THE PIANO

In this gentle story set in the early 1900s, music brings a young African-American girl and an elderly white woman together. Tia searches for the sounds of music as she wanders the streets of her southern town during the summer while her parents work. One day, in the white section of town she hears a recording that transports her to a place of castles and snow. She meets Johnny, who mistakenly thinks she has come about a maid’s job. Tia agrees to meet the woman of the house, who is willing to hire the young girl. Tia works hard and shows interest in learning to play the piano. Miss Hartwell, despite her stiff hands, begins to teach her. Miller (Night Golf, 1999, etc.) lightly touches on segregation and contrasts Tia’s caring attitude toward Miss Hartwell to Johnny’s—“All white people’s money is the same. I don’t care which I get it from”—but the story emphasizes a relationship that transcends age and class. Keeter’s oil paintings enhance the gentle mood. Two-page spreads make space for the pictures to illustrate the text and expand the setting. A scene showing Tia dancing to the music of a blues guitar in front of a general store also gives a picture of the poor part of town. Interior scenes of Miss Hartwell’s house give a sense of a well-to-do residence, while close ups of Tia and Miss Hartwell show the growing love between the two. A lovely book with an understated message. (Picture book. 4-8)

Pub Date: June 1, 2000

ISBN: 1-880000-98-9

Page Count: 32

Publisher: Lee & Low Books

Review Posted Online: May 20, 2010

Kirkus Reviews Issue: May 15, 2000

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OTIS

From the Otis series

Continuing to find inspiration in the work of Virginia Lee Burton, Munro Leaf and other illustrators of the past, Long (The Little Engine That Could, 2005) offers an aw-shucks friendship tale that features a small but hardworking tractor (“putt puff puttedy chuff”) with a Little Toot–style face and a big-eared young descendant of Ferdinand the bull who gets stuck in deep, gooey mud. After the big new yellow tractor, crowds of overalls-clad locals and a red fire engine all fail to pull her out, the little tractor (who had been left behind the barn to rust after the arrival of the new tractor) comes putt-puff-puttedy-chuff-ing down the hill to entice his terrified bovine buddy successfully back to dry ground. Short on internal logic but long on creamy scenes of calf and tractor either gamboling energetically with a gaggle of McCloskey-like geese through neutral-toned fields or resting peacefully in the shade of a gnarled tree (apple, not cork), the episode will certainly draw nostalgic adults. Considering the author’s track record and influences, it may find a welcome from younger audiences too. (Picture book. 5-8)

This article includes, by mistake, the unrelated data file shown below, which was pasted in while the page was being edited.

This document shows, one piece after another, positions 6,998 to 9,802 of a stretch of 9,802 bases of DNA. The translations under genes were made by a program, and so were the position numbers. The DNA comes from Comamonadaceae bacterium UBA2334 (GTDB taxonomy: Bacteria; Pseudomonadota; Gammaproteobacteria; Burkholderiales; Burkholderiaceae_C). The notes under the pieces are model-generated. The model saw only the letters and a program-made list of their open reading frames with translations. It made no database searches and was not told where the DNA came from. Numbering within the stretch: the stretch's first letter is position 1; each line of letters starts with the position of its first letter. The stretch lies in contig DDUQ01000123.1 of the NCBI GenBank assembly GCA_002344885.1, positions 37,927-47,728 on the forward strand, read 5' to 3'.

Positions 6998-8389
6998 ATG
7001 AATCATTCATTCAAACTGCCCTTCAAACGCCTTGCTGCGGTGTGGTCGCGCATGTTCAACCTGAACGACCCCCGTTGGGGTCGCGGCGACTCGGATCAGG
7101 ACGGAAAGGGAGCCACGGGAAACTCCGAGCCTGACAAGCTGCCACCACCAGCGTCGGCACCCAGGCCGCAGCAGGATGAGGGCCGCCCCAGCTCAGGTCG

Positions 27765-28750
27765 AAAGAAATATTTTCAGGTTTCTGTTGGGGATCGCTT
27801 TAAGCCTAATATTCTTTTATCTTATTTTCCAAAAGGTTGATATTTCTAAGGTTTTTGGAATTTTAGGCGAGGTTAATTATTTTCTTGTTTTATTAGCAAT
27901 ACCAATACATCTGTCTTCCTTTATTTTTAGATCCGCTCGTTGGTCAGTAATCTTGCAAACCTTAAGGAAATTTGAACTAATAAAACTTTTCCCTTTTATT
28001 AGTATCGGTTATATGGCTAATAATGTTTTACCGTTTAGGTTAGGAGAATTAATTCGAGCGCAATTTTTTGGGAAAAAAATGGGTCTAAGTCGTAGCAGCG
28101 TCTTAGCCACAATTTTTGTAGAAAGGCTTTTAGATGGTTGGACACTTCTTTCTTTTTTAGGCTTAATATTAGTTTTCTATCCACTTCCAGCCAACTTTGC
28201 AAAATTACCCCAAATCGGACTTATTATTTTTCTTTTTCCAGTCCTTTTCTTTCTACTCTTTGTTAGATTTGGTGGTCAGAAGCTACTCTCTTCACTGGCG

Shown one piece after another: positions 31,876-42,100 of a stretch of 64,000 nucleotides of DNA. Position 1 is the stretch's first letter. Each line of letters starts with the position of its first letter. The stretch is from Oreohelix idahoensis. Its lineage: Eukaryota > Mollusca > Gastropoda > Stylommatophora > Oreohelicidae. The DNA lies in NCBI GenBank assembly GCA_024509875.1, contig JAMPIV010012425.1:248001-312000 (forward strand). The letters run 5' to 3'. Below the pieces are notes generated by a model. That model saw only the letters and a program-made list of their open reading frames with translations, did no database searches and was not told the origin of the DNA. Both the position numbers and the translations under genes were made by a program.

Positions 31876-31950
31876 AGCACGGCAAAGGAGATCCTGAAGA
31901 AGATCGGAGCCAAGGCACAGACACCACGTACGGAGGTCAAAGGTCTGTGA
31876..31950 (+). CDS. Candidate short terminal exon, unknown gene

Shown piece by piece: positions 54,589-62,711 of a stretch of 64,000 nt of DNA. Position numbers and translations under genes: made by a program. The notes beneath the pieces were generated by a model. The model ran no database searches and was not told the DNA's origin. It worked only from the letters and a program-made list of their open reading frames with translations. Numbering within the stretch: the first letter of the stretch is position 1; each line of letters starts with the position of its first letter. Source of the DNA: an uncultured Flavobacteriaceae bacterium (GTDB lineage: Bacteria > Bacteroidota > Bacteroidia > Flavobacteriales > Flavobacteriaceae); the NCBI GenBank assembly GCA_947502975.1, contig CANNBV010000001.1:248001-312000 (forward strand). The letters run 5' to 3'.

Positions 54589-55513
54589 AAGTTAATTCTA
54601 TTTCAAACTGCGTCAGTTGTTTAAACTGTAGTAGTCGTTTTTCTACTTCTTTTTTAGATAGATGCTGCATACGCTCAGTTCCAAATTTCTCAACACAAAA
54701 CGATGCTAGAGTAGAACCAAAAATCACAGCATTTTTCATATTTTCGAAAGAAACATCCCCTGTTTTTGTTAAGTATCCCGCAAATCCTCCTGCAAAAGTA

Pub Date: Sept. 1, 2009

ISBN: 978-0-399-25248-8

Page Count: 40

Publisher: Philomel

Review Posted Online: May 20, 2010

Kirkus Reviews Issue: July 15, 2009

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Sweet, good-hearted fun.

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THE SOUR GRAPE

From the Food Group series

A recovering curmudgeon narrates life lessons in the latest entry in the punny Food Group series.

Grape wasn’t always sour, as they explain in this origin story. Grape’s arc starts with an idyllic childhood within “a close-knit bunch” in a community of “about three thousand.” The sweet-to-sour switch begins when Grape plans an elaborate birthday party to which no one shows up. Going from “sweet” to “bitter,” “snappy,” and, finally, “sour,” Grape “scowled so much that my face got all squishy.” Minor grudges become major. An aha moment occurs when a run of bad luck makes Grape three hours late for a meetup with best friend Lenny, who’s just as acidic as Grape. After the irate lemon storms off, Grape recognizes their own behavior in Lenny. Alone, Grape begins to enjoy the charms of a lovely evening. Once home, the fruit browses through a box of memorabilia, discovering that the old birthday party invitation provided the wrong date! “I realized nobody’s perfect. Not even me.” Remaining pages reverse the downturn as Grape observes that minor setbacks are easily weathered when the emphasis is on talking, listening, and working things out. Oswald’s signature illustrations depict Grape and company with big eyes and tiny limbs. The best sight gag occurs early: Grape’s grandparents are depicted as elegant raisins. The lessons are as valuable as in previous outings, and kids won’t mind the slight preachiness. (This book was reviewed digitally.)

Sweet, good-hearted fun. (Picture book. 4-8)

Pub Date: Nov. 1, 2022

ISBN: 978-0-06-304541-5

Page Count: 40

Publisher: Harper/HarperCollins

Review Posted Online: Aug. 31, 2022

Kirkus Reviews Issue: Sept. 15, 2022

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